Series: Star Trek: The Original Series #13
Published by Pocket Books on December 1983
Genres: Science Fiction
Format: Kindle or ebook
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An alien scientist invents the Intergalactic Inversion Drive, an engine system that transcends warp drive — and the U.S.S Enterprise™ will be the first to test it! The Klingons attempt to thwart the test, but a greater danger looms when strange symptoms surface among the crew — and time becomes meaningless.
Now Captain Kirk and his friends face their greatest challenge — to repair the fabric of the Universe before time is lost forever!
The Wounded Sky is, along with Duane’s My Enemy, My Ally and The Romulan Way, one of my favorite Star Trek (TOS) novels. Duane’s understanding of the “regular” characters goes deep, and is apparent not only in their words and deeds but in Jim Kirk’s reflections on his friends and crew members. She also “gets” the soul of Starfleet and the Federation; her Enterprise crew, like her Starfleet, is far more diverse than anything we saw in the original series, and a little more so than even than STNG or DS9, since their crews were constrained by what could be portrayed by human actors. That diversity is both taken for granted and celebrated within the novel, in ways that make it a powerful message of hope and inspiration, particularly in an era in which racism and prejudice of many kinds appear to flourish once more.
The plot also fits with Roddenberry’s vision for the show. There is conflict, yes: a battle with Klingon ships—but it’s not the main focus of the storyline, and occurs fairly early in the novel. Instead, the plot focuses on the Enterprise’s true mission: to explore the Galaxy, and in this case, beyond. Duane brings together what was, at the time, cutting-edge physics (the concepts are still pretty mind-boggling), concepts of time, ethics, the importance of play, and even spirituality and religion (in a general sense, without naming any specific faiths), weaving them into a fascinating and ultimately challenging quest to save the universe. Or universes.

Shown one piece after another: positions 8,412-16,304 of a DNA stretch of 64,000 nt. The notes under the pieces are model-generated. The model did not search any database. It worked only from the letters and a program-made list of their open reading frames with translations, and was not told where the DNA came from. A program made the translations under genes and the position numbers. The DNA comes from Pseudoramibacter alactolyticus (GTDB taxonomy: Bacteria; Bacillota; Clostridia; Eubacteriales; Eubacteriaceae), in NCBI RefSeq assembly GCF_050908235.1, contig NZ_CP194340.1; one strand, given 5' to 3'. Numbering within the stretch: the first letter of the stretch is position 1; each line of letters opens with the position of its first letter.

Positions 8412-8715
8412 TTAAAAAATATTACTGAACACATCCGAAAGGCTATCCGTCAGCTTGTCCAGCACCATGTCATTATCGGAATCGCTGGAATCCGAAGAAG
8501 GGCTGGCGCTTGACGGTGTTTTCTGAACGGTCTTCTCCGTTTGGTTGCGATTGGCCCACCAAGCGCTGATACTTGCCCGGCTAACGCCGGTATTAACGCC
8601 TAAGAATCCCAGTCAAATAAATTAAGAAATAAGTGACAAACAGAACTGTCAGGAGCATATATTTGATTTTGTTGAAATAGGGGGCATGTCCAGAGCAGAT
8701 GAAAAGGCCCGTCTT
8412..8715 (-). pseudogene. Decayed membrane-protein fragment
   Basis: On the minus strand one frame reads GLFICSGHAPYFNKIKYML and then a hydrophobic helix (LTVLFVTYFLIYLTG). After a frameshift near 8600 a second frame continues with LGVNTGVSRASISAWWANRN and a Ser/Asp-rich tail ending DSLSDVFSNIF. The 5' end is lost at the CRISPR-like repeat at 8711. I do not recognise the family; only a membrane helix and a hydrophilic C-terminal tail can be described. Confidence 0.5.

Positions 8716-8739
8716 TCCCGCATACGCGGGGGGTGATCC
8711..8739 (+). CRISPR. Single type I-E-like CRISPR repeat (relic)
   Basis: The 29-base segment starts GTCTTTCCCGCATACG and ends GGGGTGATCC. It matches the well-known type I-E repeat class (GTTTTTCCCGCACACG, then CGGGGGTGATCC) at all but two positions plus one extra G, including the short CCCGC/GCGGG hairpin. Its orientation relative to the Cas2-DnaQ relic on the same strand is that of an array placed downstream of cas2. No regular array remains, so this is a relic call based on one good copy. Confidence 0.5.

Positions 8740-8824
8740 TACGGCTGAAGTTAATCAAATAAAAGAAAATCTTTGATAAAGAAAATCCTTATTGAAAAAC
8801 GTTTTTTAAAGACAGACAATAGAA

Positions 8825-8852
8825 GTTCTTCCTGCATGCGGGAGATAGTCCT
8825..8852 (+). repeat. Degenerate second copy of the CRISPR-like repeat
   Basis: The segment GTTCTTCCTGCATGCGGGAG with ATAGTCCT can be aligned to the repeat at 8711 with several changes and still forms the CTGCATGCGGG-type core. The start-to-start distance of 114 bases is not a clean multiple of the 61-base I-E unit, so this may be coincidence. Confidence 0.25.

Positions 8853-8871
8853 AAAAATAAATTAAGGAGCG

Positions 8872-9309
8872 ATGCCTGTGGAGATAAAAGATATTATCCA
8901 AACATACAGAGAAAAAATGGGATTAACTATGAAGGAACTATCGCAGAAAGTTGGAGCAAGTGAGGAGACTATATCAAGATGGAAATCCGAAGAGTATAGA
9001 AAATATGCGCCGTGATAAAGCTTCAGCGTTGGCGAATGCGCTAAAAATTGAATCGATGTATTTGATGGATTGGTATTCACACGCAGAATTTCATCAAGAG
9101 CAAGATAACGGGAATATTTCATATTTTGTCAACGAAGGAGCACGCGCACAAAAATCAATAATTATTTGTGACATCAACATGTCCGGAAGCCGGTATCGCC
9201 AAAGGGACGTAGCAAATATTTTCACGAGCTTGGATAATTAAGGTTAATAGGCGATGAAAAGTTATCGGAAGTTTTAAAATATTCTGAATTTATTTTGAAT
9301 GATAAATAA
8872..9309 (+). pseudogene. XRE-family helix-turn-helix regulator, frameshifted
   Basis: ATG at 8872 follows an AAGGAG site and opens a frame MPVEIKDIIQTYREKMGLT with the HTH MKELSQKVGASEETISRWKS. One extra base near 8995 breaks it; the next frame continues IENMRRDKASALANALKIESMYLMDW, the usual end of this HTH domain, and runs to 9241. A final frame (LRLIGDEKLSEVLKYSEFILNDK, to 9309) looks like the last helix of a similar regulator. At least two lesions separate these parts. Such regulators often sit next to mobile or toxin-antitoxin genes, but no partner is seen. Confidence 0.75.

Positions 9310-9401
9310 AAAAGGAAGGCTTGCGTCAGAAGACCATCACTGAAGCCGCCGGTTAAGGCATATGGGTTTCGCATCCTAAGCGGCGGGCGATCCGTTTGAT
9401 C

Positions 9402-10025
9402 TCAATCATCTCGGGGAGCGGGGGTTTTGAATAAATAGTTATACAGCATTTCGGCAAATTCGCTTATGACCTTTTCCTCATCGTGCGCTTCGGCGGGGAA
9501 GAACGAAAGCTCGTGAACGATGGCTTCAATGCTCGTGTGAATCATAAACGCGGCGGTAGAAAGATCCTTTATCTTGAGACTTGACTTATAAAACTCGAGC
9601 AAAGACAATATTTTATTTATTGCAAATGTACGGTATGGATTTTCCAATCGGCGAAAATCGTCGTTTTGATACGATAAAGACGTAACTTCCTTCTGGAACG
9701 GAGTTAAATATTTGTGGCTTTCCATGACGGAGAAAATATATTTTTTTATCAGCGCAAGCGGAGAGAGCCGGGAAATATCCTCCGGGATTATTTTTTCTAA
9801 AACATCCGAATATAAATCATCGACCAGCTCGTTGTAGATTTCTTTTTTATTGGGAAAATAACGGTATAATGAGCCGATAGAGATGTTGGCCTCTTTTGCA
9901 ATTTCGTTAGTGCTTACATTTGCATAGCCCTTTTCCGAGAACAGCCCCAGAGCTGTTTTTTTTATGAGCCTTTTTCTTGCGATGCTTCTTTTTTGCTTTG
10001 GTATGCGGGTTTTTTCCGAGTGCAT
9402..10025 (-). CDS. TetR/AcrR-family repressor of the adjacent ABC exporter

That Duane is able to turn this melange into a compelling adventure as well as an enjoyable study of the major and minor characters—and the “character” of the Enterprise crew as a whole—is a tribute to her skill as a writer and storyteller. I particularly enjoy some of her invented characters and species, both human and nonhuman. (Some of them show up in subsequent books as well.) K’t’lk, the Hamalki designer of the inversion drive, is a delight, and almost makes me rethink my fear of spiders. And there are wonderful moments sprinkled throughout the book, including bits of several filk songs I’ve heard at various cons and a rewrite of John Denver’s “Calypso” praising the Enterprise rather than Jacques Cousteau’s ship.
Honestly, if you are a fan of Star Trek, give Duane’s novels a try, beginning with The Wounded Sky. I’d be willing to wager that you, like me, will find they quickly become head-canon. She really is that good.